This year’s market downturn has hurt the shares of publicly traded private equity firms, but also the group, including
ultimately expected to benefit from the disruption.
The second quarter was particularly tough. Alternative asset manager shares are down an average of 25% since April 1 through Friday’s close, Brian McKenna, an analyst at JMP Securities, a Citizens company, said in a statement Tuesday.
So far this year the holdings –
Apollo Global Management
KKR & Co.
Capital of the blue owl
(TPG) — are down an average of 33%, McKenna said.
Alternative wealth managers’ lackluster performance in 2022 is consistent with broader market trends and other financial services stocks, McKenna said Barrons. He pointed to them
which was down 19% for the year as of Friday. “With this in mind, the group will outperform on good days and underperform on bad days, like last week. It’s really the broader tides [of] the market,” he said.
While merger activity has slowed this year, private equity deal completion held up in the second quarter, with volumes up more than 50% from the first quarter, McKenna said.
For example, TPG made more than 20 investments this year. The PE firm teamed up with Clayton, Dubilier & Rice, also a private equity firm, in May. Buy Covetrus (CVET).an animal health company, for $4 billion.
TPG was also part of a consortium led by Insight Partners, who invested in Kaseya’s $6.2 billion purchase of Datto (MSP)., a provider of security and cloud-based software, in April. Last week, TPG has invested in Little Leaf Farmsa supplier of packaged lettuce.
On Tuesday, TPG said that was the case Purchase of Convey Health Solutions Holdings (CNVY), a healthcare technology company, for $10.50 per share, or $1.1 billion. Convey, which went public last year, helps government-sponsored health plans manage benefits for their members. The transaction is expected to close in the second half of the year.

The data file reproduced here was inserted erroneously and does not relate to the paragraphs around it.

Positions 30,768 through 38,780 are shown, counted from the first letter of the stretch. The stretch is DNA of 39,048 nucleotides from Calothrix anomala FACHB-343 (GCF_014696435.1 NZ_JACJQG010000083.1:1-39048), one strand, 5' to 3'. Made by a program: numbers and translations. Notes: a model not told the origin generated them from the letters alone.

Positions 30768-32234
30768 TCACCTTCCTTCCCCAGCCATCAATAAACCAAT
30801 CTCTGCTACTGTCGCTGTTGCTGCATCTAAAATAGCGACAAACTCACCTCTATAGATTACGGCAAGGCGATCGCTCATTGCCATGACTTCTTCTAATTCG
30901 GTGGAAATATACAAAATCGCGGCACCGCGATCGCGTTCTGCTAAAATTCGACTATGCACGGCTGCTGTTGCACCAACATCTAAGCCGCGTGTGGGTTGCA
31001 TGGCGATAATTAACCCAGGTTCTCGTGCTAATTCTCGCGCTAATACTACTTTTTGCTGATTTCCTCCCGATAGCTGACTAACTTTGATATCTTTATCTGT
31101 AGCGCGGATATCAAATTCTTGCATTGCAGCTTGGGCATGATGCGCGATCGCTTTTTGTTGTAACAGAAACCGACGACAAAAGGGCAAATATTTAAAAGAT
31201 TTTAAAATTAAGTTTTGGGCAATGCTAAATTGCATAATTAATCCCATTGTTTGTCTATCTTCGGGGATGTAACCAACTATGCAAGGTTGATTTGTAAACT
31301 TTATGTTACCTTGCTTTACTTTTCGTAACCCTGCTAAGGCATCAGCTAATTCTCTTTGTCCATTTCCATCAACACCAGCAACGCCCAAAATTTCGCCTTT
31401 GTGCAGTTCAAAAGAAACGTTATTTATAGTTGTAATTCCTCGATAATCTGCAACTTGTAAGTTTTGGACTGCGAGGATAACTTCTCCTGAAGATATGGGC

News of the deal sent Convey shares up 139% on Tuesday, while TPG shares rose about 2% in afternoon trade.
TPG’s shares have remained subdued since the company went public in January, completing its largest IPO so far this year when his bid raised $1 billion. The stock has remained largely below its asking price of $29.50 since April.
Carlyle Group stock is down about 46% from its 52-week high of $60.14 in November
is 31% below its high for the year of $63.62 in February.
dropped to a low of $46.70 last week but has bounced back to trade at $50 on Tuesday.
Credit-focused companies like Ares and Blue Owl outperformed some of their peers earlier this year, but their shares are now down too, McKenna said. (Ares is down 37% from its yearly high of $88.84 in November, while Blue Owl is down 42% from its 52-week high of $17.86 in November.)
While their shares may have fallen, the group of public alternative wealth managers is expected to benefit from the current broad market dislocation, McKenna said, noting that the group has more than $500 billion in available capital they are deploying be able.
“We expect a really robust deployment cycle over the next few quarters as these companies look to put money to work. When you experience the sharp declines and volatility, these private equity firms step in, and this is where significant value is created over the long term [limited partners] and shareholders,” he said.
Write to Luisa Beltran email@example.com
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